An Infinity of Reflexive Trajectories

one view of a triple torus

[Image (courtesy of Wikipedia): one of numerous graphic representations of a mathematical (and perhaps physical) space called a 3-torus (also three-torus, or triple torus). For more information, see below.]

From whiskey river:

We are such inward secret creatures, that inwardness is the most amazing thing about us, even more amazing than our reason. But we cannot just walk into the cavern and look around. Most of what we think we know about our minds is pseudo-knowledge. We are all such shocking poseurs, so good at inflating the importance of what we think we value.

(Iris Murdoch [source])

…and:

Every person passing through this life will unknowingly leave something and take something away. Most of this “something” cannot be seen or heard or numbered or scientifically detected or counted. It’s what we leave in the minds of other people and what they leave in ours.

(Robert Fulghum [source])

…and:

Poem to My Daughter

The sky has, is, one exit, one excuse,
and if I’m dead now that I’m saying this,
I can’t vouch for my transition from life
as having been rough or even evident.
Have I tried turning it off and then on again?
Have I tried throwing it against the wall?
Getting to know you, getting to know all
about you getting the mirror to mean
not only me, and thinking I must look
dumber than I look — dumber, then, than prose —
I walk through the laundry room regretting
getting the weekend done this way, as if
backstage, and say the name of your birthplace
as if I’d lost a hundred dollars there,
which I may have … Dear, when nowhere, don’t do
as those of us in nowhere do — just go.

(Graham Foust [source])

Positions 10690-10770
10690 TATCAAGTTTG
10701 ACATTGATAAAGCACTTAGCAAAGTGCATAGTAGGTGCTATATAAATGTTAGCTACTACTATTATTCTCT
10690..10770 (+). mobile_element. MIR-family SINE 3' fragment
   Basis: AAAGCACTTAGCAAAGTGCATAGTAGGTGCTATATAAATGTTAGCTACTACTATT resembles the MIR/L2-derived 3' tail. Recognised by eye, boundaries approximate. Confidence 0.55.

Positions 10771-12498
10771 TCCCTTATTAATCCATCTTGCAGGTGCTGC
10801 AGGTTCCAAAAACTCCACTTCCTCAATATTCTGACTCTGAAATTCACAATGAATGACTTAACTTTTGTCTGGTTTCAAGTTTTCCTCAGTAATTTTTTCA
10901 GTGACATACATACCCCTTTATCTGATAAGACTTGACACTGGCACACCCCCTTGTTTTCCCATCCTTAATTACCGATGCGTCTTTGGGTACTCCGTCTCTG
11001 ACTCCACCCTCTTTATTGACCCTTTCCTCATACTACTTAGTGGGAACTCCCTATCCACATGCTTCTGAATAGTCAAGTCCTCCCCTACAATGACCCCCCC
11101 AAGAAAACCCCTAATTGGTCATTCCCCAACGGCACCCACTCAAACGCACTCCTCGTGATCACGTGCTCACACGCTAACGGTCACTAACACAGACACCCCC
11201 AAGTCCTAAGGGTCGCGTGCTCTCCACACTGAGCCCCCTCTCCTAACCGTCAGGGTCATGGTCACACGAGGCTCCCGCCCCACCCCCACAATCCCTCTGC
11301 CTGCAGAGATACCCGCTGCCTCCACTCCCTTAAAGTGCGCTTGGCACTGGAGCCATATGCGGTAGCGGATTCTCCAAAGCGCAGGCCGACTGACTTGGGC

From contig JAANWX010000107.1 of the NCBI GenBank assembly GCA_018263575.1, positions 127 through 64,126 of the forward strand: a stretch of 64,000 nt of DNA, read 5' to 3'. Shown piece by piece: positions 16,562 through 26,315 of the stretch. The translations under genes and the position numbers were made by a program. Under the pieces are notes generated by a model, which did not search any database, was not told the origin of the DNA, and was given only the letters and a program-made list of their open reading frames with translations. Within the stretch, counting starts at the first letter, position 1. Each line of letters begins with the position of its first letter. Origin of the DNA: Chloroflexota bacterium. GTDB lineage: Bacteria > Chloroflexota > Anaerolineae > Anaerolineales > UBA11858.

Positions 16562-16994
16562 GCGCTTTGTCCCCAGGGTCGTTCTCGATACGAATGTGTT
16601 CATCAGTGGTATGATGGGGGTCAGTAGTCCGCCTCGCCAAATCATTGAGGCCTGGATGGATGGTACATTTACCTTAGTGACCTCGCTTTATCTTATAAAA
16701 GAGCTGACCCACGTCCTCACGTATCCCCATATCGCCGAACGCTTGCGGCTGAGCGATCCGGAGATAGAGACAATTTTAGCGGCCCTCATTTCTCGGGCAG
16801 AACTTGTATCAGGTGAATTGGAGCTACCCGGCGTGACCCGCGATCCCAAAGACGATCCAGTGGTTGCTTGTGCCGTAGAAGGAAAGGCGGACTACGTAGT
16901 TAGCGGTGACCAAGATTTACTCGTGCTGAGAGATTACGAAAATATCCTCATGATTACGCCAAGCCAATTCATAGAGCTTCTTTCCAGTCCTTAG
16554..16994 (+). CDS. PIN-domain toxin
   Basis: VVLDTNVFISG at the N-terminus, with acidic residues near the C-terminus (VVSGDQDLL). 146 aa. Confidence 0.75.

Not from whiskey river:

The Student

She never spoke, which made her obvious,
the way death makes the air obvious
in an empty chair, the way sky compressed

between bare branches is more gray or blue,
the way a window is more apparent than a wall.
She held her silence to her breast like a worn coat,
smoke, an armful of roses. Her silence
colored the smaller silences that came and went,
that other students stood up and filled in.

I leaned near the window in my office. She sat
on the edge of a chair. Hips rigid, fidgeting
while I made my little speech. February

light pressed its cold back against the glass,
sealing us in. She focused on my lips
as I spoke, as if to study how it’s done,
the sheer mechanics of it: orchestration
of jaw and tongue, teeth shifting in tandem,
shaping the air. So I stopped, let her silence

drift over us, let it sift in like smoke or snow,
let its petals settle on my shoulders.
I looked outside to the branches

of a stripped tree, winter starlings
folded in their speckled wings, chilled flames
shuddering at the tips. Students wandered
across campus as if under water, hands and hair
unfurling, their soundless mouths churning—
irate or ecstatic, I couldn’t tell—ready to burn

it all down or break into song. When I looked back
her eyes had found the window: tree, students,
birds swimming by, mute in their element.

It was painful to hear the papery rasp
of her folding and unfolding hands, to watch
color smudging her neck and temple, branching
to mist the delicate rim of one ear. I listened
to the air sunder between us, the feverish hush
collapse. I could hear her breath—smoke

rising from ice. I could see what it cost her
to make that leap. What heat it takes
for the body to blossom into speech.

(Dorianne Laux [source])

…and:

The triple torus… can be obtained by “gluing” the three pairs of opposite faces of a cube, where being “glued” can be intuitively understood to mean that when a particle moving by inertia in the interior of the cube reaches a point on a face, it goes through it and appears to come forth from the corresponding point on the opposite face, in the same direction. (After gluing the first pair of opposite faces the cube looks like a thick washer, after gluing the second pair — the flat faces of the washer — it looks like a hollow torus, the last gluing — the inner surface of the hollow torus to the outer surface — is physically impossible in three-dimensional space so it has to happen in four dimensions.)

(Wikipedia [source])

…and:

#13: The blogger was preparing a post in which he considered the nature of reflexiveness: things, thoughts, creatures, and souls folding back on themselves. And he came across something called a “3-torus”…